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Genetic diversity in natural and anthropogenic inland populations of salt-tolerant plants: random amplified polymorphic DNA analyses of Aster tripolium L. (Compositae) and Salicornia ramosissima Woods (Chenopodiaceae)

Authors

  • A. M. Krüger,

    1. Institut für Spezielle Botanik, Friedrich-Schiller-Universität Jena, Jena, Germany,
    2. Institut für Allgemeine Botanik, Lehrstuhl Pflanzenphysiologie, Jena, Germany,
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  • F. H. Hellwig,

    1. Institut für Spezielle Botanik, Friedrich-Schiller-Universität Jena, Jena, Germany,
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  • C. Oberprieler

    1. Institut für Spezielle Botanik, Friedrich-Schiller-Universität Jena, Jena, Germany,
    2. Botanischer Garten & Botanisches Museum Berlin-Dahlem, Königin-Luise-Str. 6–8, D-14191 Berlin, Germany
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C. Oberprieler. Fax: +49 30 841 72924; E-mail: c.oberprieler@bgbm.org

Abstract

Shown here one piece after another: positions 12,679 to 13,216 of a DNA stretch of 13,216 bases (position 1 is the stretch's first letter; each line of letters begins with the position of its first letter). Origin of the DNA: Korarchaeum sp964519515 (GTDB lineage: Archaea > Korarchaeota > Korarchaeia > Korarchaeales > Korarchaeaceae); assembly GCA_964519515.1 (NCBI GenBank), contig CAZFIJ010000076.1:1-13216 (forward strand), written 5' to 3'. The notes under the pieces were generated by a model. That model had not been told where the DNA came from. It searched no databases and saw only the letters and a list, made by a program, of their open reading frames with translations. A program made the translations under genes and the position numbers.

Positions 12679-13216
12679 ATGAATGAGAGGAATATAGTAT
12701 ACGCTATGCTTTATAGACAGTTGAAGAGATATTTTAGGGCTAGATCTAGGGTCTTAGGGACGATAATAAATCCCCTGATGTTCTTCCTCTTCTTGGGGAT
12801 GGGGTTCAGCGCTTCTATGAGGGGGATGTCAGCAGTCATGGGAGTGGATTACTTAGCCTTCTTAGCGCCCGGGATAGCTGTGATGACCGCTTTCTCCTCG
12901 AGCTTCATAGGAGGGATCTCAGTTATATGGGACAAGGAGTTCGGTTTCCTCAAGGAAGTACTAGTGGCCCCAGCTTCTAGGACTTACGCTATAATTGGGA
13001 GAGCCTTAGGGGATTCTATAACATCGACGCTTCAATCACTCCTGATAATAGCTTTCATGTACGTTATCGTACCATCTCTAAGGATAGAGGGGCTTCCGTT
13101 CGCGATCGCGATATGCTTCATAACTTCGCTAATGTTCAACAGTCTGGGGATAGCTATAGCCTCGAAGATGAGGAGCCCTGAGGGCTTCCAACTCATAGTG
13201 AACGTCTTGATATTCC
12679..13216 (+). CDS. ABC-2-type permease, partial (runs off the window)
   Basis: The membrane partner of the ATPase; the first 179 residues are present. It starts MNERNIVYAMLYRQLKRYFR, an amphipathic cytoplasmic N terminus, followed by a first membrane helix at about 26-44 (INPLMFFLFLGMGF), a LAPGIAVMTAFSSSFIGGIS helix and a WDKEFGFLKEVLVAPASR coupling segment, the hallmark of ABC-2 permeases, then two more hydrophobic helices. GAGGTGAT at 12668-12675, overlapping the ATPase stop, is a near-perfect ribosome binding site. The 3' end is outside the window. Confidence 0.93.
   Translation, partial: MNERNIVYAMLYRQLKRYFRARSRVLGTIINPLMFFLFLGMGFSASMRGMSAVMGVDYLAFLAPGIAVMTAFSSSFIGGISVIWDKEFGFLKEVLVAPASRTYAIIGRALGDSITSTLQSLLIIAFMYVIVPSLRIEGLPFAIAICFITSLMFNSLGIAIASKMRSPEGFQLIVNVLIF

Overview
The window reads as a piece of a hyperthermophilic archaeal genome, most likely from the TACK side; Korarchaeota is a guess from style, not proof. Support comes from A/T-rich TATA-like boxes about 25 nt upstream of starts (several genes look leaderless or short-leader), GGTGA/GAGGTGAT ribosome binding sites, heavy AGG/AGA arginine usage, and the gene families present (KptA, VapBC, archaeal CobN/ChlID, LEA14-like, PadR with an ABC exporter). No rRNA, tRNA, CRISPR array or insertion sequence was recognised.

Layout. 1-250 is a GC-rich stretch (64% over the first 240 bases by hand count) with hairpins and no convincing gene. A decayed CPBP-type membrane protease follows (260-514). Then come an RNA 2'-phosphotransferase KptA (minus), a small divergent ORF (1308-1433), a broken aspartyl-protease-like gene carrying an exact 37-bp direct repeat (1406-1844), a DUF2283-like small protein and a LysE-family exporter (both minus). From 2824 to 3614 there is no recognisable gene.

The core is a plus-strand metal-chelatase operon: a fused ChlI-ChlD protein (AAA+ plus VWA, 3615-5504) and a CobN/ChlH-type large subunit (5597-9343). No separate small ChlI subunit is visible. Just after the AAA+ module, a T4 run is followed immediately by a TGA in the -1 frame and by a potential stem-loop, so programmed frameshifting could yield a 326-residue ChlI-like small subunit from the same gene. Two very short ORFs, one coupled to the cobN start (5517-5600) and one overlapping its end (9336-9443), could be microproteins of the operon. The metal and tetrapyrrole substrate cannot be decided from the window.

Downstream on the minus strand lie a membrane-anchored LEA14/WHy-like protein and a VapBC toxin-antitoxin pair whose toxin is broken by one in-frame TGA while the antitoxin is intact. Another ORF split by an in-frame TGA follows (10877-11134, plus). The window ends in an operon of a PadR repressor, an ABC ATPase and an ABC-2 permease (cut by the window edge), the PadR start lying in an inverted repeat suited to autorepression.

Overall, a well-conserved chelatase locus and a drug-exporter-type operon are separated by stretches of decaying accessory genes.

Eight populations of Aster tripolium (Compositae) and six of Salicornia ramosissima (Chenopodiaceae) from inland, naturally salt-contaminated habitats and anthropogenic salt-polluted sites in central Germany (Thuringia, Anhalt-Saxony) were analysed using random amplified polymorphic DNA (RAPD) markers to investigate the patterns of genetic variation. In both species, the genetic diversity observed in the younger, anthropogenic sites caused by potash mines during the last century was found to be not significantly lower than in the older, naturally salt-contaminated habitats. Therefore, it is speculated that the loss of genetic diversity caused by founder effects on the anthropogenic habitats was balanced by successive colonization events, actual gene flow between populations, or the rapid growth of populations on the secondary habitats after colonization. Analyses of molecular variance (amova) of the RAPD markers, neighbour-joining clustering of populations based on Reynolds’ co-ancestry distances, and Mantel tests indicate that: (i) anthropogenic habitats were colonized independently; (ii) genetic differentiation among populations of S. ramosissima is more pronounced than in A. tripolium, which is considered to be mainly due to biological differences between the two species; and (iii) the geographical pattern of genetic diversity was considerably modulated by historical events and/or population genetic effects.

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